Biology is nothing if not fascinating. Here's a story of one parasite which has to infect both birds and ants in its lifecycle. But how does it get from one host species to another? Here's how:
To perpetuate its life cycle, a newly identified parasite morphs its ant victims to such a degree that the infected ants resemble red, ripe juicy berries that birds are more inclined to pick, according to the University of California at Berkeley.
Eggs from the parasite then pass through the unwitting birds when they defecate. Ants consume the waste, become infected, and the whole cycle starts anew.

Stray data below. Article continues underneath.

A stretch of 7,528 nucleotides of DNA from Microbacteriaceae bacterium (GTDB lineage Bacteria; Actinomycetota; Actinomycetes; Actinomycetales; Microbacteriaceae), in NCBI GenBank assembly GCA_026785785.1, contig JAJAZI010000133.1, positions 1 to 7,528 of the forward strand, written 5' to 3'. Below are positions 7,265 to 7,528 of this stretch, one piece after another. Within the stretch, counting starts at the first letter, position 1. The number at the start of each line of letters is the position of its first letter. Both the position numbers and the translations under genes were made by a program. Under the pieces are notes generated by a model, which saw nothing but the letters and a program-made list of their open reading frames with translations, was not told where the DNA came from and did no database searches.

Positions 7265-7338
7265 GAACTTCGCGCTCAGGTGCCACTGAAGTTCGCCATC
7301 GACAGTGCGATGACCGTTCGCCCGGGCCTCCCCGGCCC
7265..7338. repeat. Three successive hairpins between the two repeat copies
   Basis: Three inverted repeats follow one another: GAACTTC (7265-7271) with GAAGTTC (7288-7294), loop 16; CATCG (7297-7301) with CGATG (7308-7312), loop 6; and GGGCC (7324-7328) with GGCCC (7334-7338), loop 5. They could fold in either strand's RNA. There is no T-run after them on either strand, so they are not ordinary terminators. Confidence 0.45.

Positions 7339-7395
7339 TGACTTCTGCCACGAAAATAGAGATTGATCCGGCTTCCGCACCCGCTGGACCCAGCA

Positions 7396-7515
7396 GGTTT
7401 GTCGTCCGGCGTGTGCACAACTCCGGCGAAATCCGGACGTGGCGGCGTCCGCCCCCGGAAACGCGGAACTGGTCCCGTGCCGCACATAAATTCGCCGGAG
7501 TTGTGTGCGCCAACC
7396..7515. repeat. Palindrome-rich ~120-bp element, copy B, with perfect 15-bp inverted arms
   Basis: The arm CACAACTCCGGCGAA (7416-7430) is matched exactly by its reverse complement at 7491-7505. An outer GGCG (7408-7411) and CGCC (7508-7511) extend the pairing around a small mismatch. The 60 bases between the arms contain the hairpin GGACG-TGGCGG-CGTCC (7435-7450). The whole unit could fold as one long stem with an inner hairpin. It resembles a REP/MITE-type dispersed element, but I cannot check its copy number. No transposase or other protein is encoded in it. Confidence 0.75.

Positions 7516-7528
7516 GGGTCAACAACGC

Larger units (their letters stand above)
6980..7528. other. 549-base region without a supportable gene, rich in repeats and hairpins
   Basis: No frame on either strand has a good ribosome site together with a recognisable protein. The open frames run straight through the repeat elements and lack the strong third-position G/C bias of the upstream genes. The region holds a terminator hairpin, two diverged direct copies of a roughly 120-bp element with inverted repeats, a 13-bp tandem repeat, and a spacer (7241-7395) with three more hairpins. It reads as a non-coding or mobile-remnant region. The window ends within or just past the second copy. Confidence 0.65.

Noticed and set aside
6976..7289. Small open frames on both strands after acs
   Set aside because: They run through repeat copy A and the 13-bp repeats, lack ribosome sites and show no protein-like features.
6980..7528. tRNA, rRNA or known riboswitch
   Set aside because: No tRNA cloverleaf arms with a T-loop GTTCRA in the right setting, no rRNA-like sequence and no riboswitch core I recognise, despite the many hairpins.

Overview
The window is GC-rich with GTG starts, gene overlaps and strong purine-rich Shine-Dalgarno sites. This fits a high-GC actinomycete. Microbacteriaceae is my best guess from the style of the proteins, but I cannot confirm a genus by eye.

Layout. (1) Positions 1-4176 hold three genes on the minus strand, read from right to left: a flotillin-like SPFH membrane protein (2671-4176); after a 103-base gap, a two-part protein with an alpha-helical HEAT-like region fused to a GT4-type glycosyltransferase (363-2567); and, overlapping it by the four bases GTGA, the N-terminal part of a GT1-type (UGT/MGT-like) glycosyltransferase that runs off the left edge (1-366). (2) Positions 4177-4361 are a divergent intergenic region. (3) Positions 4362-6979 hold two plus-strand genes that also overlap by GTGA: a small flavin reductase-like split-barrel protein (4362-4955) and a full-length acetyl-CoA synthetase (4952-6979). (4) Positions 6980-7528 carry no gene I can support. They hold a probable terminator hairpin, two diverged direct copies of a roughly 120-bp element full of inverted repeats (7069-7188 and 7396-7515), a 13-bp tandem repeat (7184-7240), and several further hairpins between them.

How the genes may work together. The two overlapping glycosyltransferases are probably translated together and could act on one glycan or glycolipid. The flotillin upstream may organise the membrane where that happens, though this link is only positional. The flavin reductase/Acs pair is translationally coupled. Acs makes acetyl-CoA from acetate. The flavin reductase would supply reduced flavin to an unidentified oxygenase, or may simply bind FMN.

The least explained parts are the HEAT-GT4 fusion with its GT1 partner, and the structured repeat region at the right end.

The transformation from black ant to red berry form represents the world's first known example of fruit mimicry caused by a parasite. In this case, the victimizer is a parasitic nematode, or roundworm.